Friday, July 9, 2010
Our Road From Paradise to Ruin
Or, from ruin to paradise. It depends on which way you're driving.
So let's begin in the middle. Midway on the road was the meth lab. Maybe it wasn't really the meth lab, but the Ponderosa Pharmaceutical Reprocessing Corporation. I doubt this, because somehow the trailer that used to sit here didn't look incorporated. But it did look like what I thought a meth lab would look like, if things looked as they should. The windows had been broken for years so the residents' shelter from the cold was a blanket draped over the frame. Perhaps cooking the Pseudofed kept the place warm. The trailer was dismantled, finally, and all that's left are the front and back porches. I assume the owners used them to enjoy the fruits of the labor.
Looks can be deceiving, I understand. In my old neighborhood there was a car with the license plate "Meth Dst". It seemed odd to advertise an illegal activity so blatantly (read "meth distributor") until I learned a Methodist minister lived there.
No worries, though. Our vibrant neighborhood, full of entrepreneurial souls, already has a possible replacement. A smarter entrepreneur might have located the new lab just outside the reach of the state maintenance, but it's probably a start up operation that is learning as it goes.
Actual ruins do exist on our road. The log cabin was dismantled a while back, and all the logs are probably used now as the flooring of Albert Haynesworth's home or, even worse, Ann Coulter's. At $40 million, he (and by this I mean Ann) can afford it, not that he really gives a flip.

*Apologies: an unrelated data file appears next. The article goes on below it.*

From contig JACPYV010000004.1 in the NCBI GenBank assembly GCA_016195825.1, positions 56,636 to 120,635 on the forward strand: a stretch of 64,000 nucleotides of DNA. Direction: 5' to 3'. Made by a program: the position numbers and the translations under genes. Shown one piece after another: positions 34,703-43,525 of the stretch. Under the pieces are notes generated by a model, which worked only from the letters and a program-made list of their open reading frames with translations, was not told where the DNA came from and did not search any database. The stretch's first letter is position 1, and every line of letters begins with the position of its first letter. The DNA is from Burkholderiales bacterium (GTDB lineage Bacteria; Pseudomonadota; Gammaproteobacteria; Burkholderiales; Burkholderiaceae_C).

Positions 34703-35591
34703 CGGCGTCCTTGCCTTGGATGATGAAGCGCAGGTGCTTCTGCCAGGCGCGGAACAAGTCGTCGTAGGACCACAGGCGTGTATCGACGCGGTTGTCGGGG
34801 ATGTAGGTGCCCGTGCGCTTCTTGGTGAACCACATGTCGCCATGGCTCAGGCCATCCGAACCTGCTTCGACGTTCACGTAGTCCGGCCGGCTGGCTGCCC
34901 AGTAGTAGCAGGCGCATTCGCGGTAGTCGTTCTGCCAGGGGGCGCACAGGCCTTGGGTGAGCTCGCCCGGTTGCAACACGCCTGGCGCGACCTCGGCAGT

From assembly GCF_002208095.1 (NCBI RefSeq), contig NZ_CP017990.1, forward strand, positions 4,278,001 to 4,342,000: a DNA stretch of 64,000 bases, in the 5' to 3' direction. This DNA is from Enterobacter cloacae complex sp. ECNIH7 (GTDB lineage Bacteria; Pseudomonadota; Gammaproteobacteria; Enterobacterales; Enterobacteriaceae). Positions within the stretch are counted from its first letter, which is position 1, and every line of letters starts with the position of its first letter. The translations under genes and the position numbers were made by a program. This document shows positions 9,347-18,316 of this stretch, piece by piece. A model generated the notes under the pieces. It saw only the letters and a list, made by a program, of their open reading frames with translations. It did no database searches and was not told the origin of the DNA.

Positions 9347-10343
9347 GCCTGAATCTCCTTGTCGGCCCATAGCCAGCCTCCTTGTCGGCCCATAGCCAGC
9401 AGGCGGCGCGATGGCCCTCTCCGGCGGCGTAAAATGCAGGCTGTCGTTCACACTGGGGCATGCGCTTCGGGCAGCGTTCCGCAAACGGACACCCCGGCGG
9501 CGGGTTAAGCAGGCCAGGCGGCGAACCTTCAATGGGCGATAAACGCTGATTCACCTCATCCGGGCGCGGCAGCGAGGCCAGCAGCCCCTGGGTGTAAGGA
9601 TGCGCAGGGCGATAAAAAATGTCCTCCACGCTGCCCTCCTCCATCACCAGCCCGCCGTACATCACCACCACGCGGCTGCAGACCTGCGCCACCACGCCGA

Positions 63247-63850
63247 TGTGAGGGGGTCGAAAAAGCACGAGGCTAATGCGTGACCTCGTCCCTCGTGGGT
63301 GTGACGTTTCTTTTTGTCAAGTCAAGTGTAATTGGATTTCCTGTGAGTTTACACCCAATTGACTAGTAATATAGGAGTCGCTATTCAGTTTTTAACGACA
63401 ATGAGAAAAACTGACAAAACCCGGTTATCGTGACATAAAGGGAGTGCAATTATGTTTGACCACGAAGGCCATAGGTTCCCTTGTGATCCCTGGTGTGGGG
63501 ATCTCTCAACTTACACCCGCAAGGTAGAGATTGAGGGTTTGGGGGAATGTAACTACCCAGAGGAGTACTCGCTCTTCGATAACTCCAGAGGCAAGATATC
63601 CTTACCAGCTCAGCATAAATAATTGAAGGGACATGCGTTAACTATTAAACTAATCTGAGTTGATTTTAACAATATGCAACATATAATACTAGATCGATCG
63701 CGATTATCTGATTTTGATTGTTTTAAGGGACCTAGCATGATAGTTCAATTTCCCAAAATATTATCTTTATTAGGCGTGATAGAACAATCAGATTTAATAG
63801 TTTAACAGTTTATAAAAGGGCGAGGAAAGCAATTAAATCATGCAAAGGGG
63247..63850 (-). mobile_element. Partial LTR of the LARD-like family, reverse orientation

Deserted homes make me....wonder. Built in hope, certainly. Abandoned in despair, probably. In between...How much laughter and kindness and love was there? How much anger and bitterness and sullenness? Did the family move to a "better place"? Were they sad the last time they walked out that door, or eager for the new place they would call their own?
Just up from the chimney is this speed limit sign. The limit was likely unnecessary, or unheeded, or both. Limits can be that way. Should I worry that I tell my sons (in a fatherly way) that, yes, I set my cruise control to be exactly nine miles over the posted limit? I could explain to them (and I think I have) the difference between de jure limits (what the rule actually is) and the de facto limits (what the limit is that is actually enforced). The lesson they hear: this is how much you can break the rule before you are likely to face the consequences.
Even when you are driving between paradise and ruin, you will be watched. Are they blowing kisses or raspberries?